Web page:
The research empirically tests these hypotheses in the US and finds that people with extreme political views were happier than moderates and, national level representation has a greater impact on happiness than state level representation.
Findings of a study published in the European Journal of Political Economy (EJPA) show the extent to which a person’s political affiliation and ideology is correlated with them being happy or unhappy. The EJPA paper by Jeremy Jackson of North Dakota State University, examines the role of politics in creating happiness.
Jackson does this by focussing on individual’s political affiliations and ideology, and how that correlates with representation in national and state politics. The paper tests three hypotheses—individuals will report higher happiness when their party’s representative has won, respondents possessing extreme political views will report higher happiness in comparison to those with moderate views, and state level party alignment will have a larger impact on individual’s happiness than at the national level. The research empirically tests these hypotheses in the US and finds that people with extreme political views were happier than moderates and, national level representation has a greater impact on happiness than state level representation. In all cases, the first hypothesis was proven to be correct.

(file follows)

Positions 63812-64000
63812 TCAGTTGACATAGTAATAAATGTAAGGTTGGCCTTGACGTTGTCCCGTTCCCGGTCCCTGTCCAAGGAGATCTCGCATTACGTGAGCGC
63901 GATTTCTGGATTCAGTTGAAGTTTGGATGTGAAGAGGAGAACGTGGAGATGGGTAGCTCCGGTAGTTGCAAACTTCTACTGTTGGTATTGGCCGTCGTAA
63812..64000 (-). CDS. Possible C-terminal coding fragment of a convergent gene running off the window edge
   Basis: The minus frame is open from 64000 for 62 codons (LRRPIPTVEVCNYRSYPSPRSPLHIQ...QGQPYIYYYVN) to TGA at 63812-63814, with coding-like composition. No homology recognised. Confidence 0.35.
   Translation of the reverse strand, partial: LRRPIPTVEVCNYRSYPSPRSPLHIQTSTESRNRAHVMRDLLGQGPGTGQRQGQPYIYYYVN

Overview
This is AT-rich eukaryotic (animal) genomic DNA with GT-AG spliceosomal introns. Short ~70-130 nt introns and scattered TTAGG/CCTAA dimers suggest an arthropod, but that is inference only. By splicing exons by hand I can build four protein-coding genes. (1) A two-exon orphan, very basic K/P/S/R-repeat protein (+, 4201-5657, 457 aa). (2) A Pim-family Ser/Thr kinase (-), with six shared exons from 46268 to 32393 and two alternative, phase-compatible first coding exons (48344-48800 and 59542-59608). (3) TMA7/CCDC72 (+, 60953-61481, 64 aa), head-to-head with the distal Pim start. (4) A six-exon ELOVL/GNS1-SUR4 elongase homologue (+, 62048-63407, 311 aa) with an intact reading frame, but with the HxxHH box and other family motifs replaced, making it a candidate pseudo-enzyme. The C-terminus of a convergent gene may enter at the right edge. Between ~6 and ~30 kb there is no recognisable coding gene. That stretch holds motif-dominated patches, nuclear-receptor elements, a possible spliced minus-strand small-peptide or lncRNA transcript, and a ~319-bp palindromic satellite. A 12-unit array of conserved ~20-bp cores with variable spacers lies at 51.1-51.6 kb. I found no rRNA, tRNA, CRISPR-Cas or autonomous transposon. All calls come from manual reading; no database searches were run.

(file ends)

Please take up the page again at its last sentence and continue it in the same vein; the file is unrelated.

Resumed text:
The paper highlights that one’s allegiance to a party becomes a part of their social identity, though this has relatively less to do with policies. Against the backdrop of Jackson’s findings, the mass euphoria at the BJP victory in the recent general elections, and, more important, the way a chunk of the electorate in different states batted for the BJP at the Centre while it favoured a local party for the Assembly, should be easier to understand. However, what explains the lack of sadness at the BJP getting beaten in these states? Are there gaps, cultural or otherwise, because of which the extreme sadness in the American setting was not mirrored in the case of losses in the states? It is likely, all the sadness is the lot of a different set of voters in the Indian political spectrum—the “extreme liberals”!